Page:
Thursday, October 8, 2009

No crown, but look at the size of our leek...

I originally covered this story over a year ago:
For the other three home nations, the emblem, which cost more than £26,000 to design, carries national flowers.

It was decided that a leek would represent Wales but nationalists claim it is not even that but only it's leaves that are seen.
The emblem in question (pictured below) represents the United Kingdom’s Supreme Court, which as the now highest court in the land will be formally opened by the Queen next week.


Although HM herself may also have cause to be slightly disgruntled at the design:
The emblem was approved by the Queen although Her Majesty never saw the less formal emblem which does not contain the Crown.
Back to that weedy looking leek:
But the court defended the design and insisted "all four nations are equally represented".
Which is true... although the original argument as to why Wales alone of the 4 home countries is depicted as a vegetable remains:
Elfyn Llwyd, Plaid Cymru's leader in Westminster, said: "It has been a bit of a snub for Wales and I cannot quite understand why that should be.

"If that is a leek then it will not be winning any shows. It is a few leaves. The daffodil is the flower of Wales."
And disappointingly for the Welsh Nats, their bete-noir David Davies is also not a happy man:
David Davies, Tory MP and member of the Commons Welsh Affairs Committee, added: "It is disappointing and verging on the insulting.

"If they cannot even get the national symbol right how can we expect them to pass judgment of national interests that these judges claim to be responsible for?"
The cost? 26 grand, which actually in the new scheme of things with the taxpayer coughing up for 36,000 pound grocery bills ,moats, duck islands, maps of Fermanagh and the like can probably be regarded as a bargain.

5 comments:

Urban_Underclass said...

What is the blue and yellow flower that I presume depicts Northern Ireland?

Timothy Belmont said...

As one prone to the occasional reactionary outburst, you can easily guess my reaction to the Court's new symbol!

No crown, nothing to represent Wales, an oak leaf for the National Trust - which I approve of - and a little blue forget-me-not, if that's what it is.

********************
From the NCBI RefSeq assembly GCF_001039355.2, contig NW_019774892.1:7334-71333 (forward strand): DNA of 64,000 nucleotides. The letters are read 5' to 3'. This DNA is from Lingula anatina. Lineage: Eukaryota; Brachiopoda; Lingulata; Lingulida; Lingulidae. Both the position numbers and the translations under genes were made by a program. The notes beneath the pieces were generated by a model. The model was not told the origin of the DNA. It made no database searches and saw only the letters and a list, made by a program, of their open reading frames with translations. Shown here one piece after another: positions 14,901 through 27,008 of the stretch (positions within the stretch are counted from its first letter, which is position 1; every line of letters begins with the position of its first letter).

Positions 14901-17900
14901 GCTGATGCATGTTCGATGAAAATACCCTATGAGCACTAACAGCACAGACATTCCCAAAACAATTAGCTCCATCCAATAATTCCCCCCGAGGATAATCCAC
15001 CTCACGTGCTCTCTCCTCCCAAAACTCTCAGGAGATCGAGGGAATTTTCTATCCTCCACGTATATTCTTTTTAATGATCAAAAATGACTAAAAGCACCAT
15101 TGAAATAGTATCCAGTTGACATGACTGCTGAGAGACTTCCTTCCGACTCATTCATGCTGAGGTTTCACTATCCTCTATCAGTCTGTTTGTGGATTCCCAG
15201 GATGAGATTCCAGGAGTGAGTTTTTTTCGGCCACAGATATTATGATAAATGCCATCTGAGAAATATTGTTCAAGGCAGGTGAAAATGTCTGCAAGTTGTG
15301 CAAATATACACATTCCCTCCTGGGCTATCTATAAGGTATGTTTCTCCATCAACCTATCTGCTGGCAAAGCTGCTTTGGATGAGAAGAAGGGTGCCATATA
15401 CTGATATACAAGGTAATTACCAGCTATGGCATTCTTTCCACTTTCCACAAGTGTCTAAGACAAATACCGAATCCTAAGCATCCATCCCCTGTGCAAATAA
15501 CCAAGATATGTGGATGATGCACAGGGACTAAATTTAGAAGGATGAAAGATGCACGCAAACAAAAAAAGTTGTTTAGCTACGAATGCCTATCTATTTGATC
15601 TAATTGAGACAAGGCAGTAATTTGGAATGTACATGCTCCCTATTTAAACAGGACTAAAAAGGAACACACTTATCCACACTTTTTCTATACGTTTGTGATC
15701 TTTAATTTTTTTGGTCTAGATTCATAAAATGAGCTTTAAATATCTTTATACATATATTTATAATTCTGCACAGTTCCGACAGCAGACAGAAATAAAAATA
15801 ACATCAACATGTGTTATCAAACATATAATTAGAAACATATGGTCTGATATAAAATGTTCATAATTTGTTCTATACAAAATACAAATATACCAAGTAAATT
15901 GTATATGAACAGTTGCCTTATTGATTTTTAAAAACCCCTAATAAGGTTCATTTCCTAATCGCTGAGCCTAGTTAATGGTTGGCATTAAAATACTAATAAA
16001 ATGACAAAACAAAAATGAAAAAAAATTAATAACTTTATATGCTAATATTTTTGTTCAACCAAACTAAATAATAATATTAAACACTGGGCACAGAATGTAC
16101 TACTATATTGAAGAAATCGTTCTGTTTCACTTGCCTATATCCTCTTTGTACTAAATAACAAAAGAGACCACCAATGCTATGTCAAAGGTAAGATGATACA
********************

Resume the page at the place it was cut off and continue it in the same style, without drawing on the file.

Brown thinks we are made of money by spending our hard-earned money on some expensive new Court, when the Law Lords have done the job for as long as I can remember.

O'Neill said...

UU,

It's a flax which was chosen as a neutral symbol by the NI Assembly.

Tim,

The Crown is a strange omission when the Crown remains the ultimate, ultimate (!) legal authority of the UK. Re the concept of the Supreme Court, I can understand the theory behind it ie the complete separation of the legislature and judiciary. However and ironically in the country where the Supreme Court makes most news (ie the US) it is generally because of the perceived political bias of the judges actually sitting on it! I'm not confident that the UK's Supreme Court will herald a new era of neutral, legal excellence.

Alwyn ap Huw said...

I don't like this symbol for a number of reasons. The main one being the use of the Omega. Why should British justice be enclosed by a foreign Grecian symbol? The Supreme Court is not the "end" of the legal process Supreme Court verdicts can be appealed to Europe. Worst of all the use of the symbol is blasphemous . The Alpha and the Omega is The Lord God (Rev 1:8), Christian martyrdom is premised on the fact that one can suffer the ultimate sanction of temporal law but still appeal to a much higher and more just authority; the use of the omega symbol suggests that the Supreme Court is not just taking over the former responsibility of the law lords but that it is also usurping the authority of The Lord too.

Having said that I don't agree with Elfyn and David. The welsh national plant is the leek and has been for more than 600 years. The Daffodil is a fairly modern symbol adopted by Lloyd George because he thought leeks were too smelly for decent company and because the Welsh name for the daffodil translates literally as St Peter's leek.

Elfyn's comment that "If that is a leek then it will not be winning any shows" is fair enough, but then the flowers in the symbol won't be winning any shows either - have you ever seen such a weedy looking English rose before?

O'Neill said...

Alwyn

The religious significance is fascinating but I guess its something which didnt even cross the minds of the designers.

The point about the EU being the final arbiter of justice for the UK citizen is also very true.